What many of the research groups are attempting to do is find a pragmatic way to increase the accuracy level of post-purchase and long-term customer relationship evaluation.
But there is no one way to do this as yet.
Today, there are a few core considerations worth reviewing for your organisation. We’ve spent three years testing to discover the outcome.
New Customer Measures for Growth
Satisfaction is about a rating, while loyalty is about emotional and relational commitment.
We must focus on loyalty as a primary customer metric.
There are new and integrated measures for evaluating the health and likelihood of loyalty with your most important customers. It doesn’t originate from a single survey or set of surveys.
It comes from an integrated set of evaluating systems giving accurate real-time and predictive view of your customers behaviour.
Behaviour is key
My company has undertaken considerable research and testing to fully study consumer behaviour.
Consumer behaviour is designed to study consumers’ consumption behaviour which is post-choice behaviour as well as their roles as buyers. It’s only today that the important issues in consumer post-choice behaviour are beginning to exert a major impact on consumer research.
What organisations need today is an accurate way to predictably measure how their best customers REALLY feel about them. Not based on surveys but on actual behaviours. Not on what a customer says but the corresponding behaviours aligned to what they say.
We discovered a system to determine how an organisation REALLY feels based on behaviours in real-time, as well as over time. We’re seeing great results.
We call this impact evaluation 7 Signals.
Our research of 50 years of customer service history, 200 cited customer research papers and 30 growth global growth projects qualify our findings.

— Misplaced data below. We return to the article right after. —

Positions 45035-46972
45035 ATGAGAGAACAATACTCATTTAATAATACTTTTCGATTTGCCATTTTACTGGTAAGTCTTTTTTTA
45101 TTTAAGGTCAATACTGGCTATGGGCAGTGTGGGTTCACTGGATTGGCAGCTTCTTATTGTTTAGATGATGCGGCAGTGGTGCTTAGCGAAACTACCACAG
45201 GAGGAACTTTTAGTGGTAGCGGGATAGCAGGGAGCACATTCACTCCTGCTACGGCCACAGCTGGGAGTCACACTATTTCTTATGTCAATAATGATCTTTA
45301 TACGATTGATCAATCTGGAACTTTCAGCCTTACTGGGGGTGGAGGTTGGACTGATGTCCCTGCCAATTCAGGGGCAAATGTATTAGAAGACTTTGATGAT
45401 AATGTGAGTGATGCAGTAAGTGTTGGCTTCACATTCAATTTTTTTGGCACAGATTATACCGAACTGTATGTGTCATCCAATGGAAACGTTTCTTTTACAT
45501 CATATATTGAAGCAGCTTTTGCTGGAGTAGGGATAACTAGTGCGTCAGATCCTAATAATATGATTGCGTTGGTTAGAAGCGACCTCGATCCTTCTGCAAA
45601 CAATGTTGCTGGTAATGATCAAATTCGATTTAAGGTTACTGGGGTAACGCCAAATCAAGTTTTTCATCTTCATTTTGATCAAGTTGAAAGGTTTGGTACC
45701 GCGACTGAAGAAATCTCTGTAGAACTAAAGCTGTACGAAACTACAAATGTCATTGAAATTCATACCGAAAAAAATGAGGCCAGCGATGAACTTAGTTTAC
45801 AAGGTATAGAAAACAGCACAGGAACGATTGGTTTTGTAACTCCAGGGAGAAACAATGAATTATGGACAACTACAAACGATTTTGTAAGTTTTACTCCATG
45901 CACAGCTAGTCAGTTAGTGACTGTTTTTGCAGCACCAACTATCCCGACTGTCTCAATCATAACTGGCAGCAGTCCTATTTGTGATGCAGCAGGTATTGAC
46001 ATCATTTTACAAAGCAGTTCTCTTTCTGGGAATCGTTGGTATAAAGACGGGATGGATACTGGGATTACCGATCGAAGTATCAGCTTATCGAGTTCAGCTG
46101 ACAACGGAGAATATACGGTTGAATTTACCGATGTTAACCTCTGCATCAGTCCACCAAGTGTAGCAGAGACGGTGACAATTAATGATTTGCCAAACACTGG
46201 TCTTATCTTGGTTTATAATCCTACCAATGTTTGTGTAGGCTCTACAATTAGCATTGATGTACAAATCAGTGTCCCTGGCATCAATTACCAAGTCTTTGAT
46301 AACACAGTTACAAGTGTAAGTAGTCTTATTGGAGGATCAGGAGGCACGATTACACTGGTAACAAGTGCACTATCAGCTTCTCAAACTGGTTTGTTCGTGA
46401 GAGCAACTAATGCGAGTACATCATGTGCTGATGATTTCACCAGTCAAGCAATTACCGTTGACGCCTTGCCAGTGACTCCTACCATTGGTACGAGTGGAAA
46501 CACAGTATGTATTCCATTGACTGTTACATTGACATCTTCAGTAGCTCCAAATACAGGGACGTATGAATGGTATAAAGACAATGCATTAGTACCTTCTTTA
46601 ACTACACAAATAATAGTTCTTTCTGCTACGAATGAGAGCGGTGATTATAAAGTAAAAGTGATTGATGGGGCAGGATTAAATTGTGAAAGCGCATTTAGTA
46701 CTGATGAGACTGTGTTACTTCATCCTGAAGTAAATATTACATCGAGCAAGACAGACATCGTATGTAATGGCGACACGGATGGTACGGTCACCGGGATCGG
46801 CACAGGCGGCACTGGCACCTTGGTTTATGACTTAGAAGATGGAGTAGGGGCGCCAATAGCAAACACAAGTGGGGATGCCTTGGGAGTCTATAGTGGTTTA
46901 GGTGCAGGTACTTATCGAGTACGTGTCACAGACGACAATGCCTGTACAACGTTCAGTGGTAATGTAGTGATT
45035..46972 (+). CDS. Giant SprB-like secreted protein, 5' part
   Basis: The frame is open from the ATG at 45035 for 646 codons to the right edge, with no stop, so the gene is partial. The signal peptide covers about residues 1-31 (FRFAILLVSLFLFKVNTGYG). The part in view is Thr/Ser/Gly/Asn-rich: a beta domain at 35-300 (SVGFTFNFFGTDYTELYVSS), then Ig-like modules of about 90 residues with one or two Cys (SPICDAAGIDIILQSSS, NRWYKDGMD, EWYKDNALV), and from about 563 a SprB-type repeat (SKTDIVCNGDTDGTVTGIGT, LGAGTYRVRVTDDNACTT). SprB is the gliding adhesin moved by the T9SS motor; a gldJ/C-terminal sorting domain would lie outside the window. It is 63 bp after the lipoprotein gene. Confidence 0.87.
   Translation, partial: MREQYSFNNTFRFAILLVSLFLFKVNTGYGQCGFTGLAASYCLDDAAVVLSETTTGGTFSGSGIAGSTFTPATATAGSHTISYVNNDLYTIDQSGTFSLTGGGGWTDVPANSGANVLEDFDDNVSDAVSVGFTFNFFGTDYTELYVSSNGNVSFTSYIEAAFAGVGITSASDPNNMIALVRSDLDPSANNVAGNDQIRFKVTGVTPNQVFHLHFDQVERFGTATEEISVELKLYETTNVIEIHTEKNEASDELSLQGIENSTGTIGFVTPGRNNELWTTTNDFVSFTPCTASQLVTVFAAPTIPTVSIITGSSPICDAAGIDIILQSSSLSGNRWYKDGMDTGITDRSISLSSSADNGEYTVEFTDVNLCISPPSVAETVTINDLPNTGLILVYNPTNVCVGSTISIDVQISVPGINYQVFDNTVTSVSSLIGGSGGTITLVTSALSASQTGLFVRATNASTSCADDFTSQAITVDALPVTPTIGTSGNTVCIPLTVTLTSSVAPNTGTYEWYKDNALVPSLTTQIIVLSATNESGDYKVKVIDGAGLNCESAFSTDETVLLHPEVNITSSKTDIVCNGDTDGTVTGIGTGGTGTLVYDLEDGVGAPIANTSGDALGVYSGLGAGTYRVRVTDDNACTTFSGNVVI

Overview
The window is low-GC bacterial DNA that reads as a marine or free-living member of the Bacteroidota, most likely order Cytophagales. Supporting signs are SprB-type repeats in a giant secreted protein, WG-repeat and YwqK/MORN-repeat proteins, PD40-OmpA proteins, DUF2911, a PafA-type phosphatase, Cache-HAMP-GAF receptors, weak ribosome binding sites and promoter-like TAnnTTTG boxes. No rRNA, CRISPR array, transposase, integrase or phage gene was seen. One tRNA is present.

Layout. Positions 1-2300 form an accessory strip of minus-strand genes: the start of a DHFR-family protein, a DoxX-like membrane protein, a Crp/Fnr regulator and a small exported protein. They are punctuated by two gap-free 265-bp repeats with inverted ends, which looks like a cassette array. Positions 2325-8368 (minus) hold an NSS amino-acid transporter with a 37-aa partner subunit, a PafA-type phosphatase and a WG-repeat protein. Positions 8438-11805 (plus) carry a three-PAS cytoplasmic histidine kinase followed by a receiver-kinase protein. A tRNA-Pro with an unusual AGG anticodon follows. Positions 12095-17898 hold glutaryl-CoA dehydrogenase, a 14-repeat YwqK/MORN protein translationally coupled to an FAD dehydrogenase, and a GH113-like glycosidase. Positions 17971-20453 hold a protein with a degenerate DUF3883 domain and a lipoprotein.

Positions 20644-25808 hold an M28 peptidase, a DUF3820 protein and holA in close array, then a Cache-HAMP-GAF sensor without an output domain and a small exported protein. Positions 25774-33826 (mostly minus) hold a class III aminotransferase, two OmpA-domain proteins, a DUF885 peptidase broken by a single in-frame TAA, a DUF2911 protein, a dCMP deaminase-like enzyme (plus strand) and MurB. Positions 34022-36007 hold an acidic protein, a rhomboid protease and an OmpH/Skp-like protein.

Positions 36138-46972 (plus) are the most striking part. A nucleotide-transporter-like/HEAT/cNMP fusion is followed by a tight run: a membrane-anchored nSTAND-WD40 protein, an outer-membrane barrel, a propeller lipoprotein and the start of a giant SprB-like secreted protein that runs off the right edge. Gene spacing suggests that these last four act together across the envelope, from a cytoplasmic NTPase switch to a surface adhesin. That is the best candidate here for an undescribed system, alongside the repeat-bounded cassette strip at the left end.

We’ve seen some of the best companies on the planet miss out on the opportunity to create a real advantage with their customers.
CSAT (Customer Satisfaction), NPS (Net Promoter Score) and (CE) Customer Effort isn’t enough.
Data doesn’t change, behavioural reasons do.
If we don’t have the right reasons behind why our customers do what they do, what they believe and why, we will always be vulnerable to a customer leaving.
7 Signals are seven critical insight areas that have a significant impact on long-term profitability and the health of your customer relationships.
- Social evaluation – measures value and cultural alignment that impacts conscientious choices.
- Messaging evaluation – measures base language used across textual communication.
- Behavioural evaluation – measures the corresponding behaviour to what a customer says.
- Organisational evaluation – measures the internal and external experience of employees to the customer and customer to employee.
- Voice evaluation – measures documented feedback and sentiment between you and the customer.
- Economic evaluation – measures direct value impact on the customer acknowledged and appreciated by them.
- Market evaluation – measures external reputation connected to key customers
Today you may not be reviewing all seven of these areas.
In order for you to begin to capture more real-time, accurate and highly valuable pictures of your customers over time we must look to integrate key sources of data. This allows a properly assembled picture of where our customer is. It’s their story of us in their minds today. Not just as individuals, but as an organisation operating in an ecosystem of different impacting points.
Now ask yourself these questions:
How accurate is the view of your current customers?
How do you assess these seven impact areas?
If you want to know how to activate the three growth drivers in your business or start the journey to using the 7 signals system to truly understand the power of Intimate Loyalty, then get in touch or join my mailing list for continued insights, so you can be the adviser or organisation your customer never wants to leave.
Your Customer Growth Guide